|Forest Service bushwhacks Giant Sequoia National Monument
by Bill Corcoran, Southern California Regional Representative
For years Sierra Club activists fought to protect the giant sequoia ecosystem
from logging and road-building on Sequoia National Forest, home to nearly half
of the worlds remaining sequoia groves. When President Clinton signed a
proclamation creating Giant Sequoia National Monument, activists felt they had
made a significant step in protecting the ecosystem and restoring the natural
processes that had created this beautiful place.
Clintons proclamation charged the Forest Service with developing a management
plan. To the astonishment of activists everywhere, the proposed plan would put
logging center stage. In fact, the Preferred Alternative 6 would log more large
trees in the monument than in the surrounding forestup to 10 million board
feet a year. They even propose to log giant sequoias. The rationale is that otherwise
catastrophic fires will destroy the monument.
Buried deep in their environmental documentation, they admit to wanting to save
the local sawmill. Commercial logging of the monument, they write, might
make the difference between continued operation and closure of the one mill available
to serve the Monument.
There is nothing stopping the Forest Service from thinning trees near houses and
businesses. Forest officials have acknowledged that giant sequoia groves are not
at risk for catastrophic fire. Much of last years fire in Sequoia National
Forest burned brush, not trees.
The impacts of this logging, not just to the giant sequoia old growth forest but
also to wildlife, are potentially severe. Pacific fisher, California spotted owl,
and many other ancient-forest-dependent species are barely surviving in the Southern
Sierra. Adoption of Alternative 6 may be the final blow to their viability. Ironically,
there is a Giant Sequoia named after the elder George Bush.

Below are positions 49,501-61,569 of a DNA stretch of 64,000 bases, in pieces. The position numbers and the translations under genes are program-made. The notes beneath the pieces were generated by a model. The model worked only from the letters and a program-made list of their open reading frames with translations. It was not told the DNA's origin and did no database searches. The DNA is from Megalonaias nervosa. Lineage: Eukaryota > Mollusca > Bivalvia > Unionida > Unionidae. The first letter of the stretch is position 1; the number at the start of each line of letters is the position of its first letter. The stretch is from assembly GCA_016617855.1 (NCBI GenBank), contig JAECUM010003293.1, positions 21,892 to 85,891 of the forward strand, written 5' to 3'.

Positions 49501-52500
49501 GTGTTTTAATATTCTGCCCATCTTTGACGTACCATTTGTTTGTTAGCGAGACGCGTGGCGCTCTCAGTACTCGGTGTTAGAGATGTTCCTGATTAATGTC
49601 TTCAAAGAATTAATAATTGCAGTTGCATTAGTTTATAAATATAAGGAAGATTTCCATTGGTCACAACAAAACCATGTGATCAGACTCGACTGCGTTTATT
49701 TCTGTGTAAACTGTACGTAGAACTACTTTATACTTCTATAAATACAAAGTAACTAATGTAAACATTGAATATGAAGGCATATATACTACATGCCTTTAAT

Contact the Forest Service or
Jim Whitfield, Team Leader, Giant Sequoia National Monument, 900 West Grand Avenue,
Porterville, CA 93257. Let them know that the preferred alternative (Alternative
6) is the worst they could have chosen and inconsistent with a National Monument.
While flawed, Alternative 4 is much closer to the ecosystem restoration and recreational
use voiced at the Monuments creation.
The California Wilderness Coalition has suggested the following talking points
for your letters:
1. The preferred alternative, Alternative 6, is completely unacceptable. It fails
to value the last remaining giant sequoia trees. It would open the monument to
commercial logging, ignoring the most basic requirements of the monument proclamation.
This alternative gives the administration the power to do anything it wants with
the least amount of accountability. We suggest you adamantly oppose Alternatives
2, 3, 5, and especially Alternative 6.
2. Alternative 4 most closely follows the original proclamation. We suggest you
propose adopting Alternative 4 because it: a) Has two sensible management zones,
one for areas of high human use and another with an integrated ecosystem approach,
b) It allows tree removal only for fuel reduction in areas near structures and
where human safety is a key concern, c) It relies on hand thinning and prescribed
and natural burning as primary management tools, and d) It allows increased non-motorized
recreation and keeps the historic trail network intact.
Deadline for comments is March 17.
Please send a copy of your letter to Senators Boxer and Feinstein and Representative
Farr (addresses on p. 3).
Write a letter to the editor of your local newspaper to alert others.
For more information contact Bill
Corcoran (213) 387-6528 x208.
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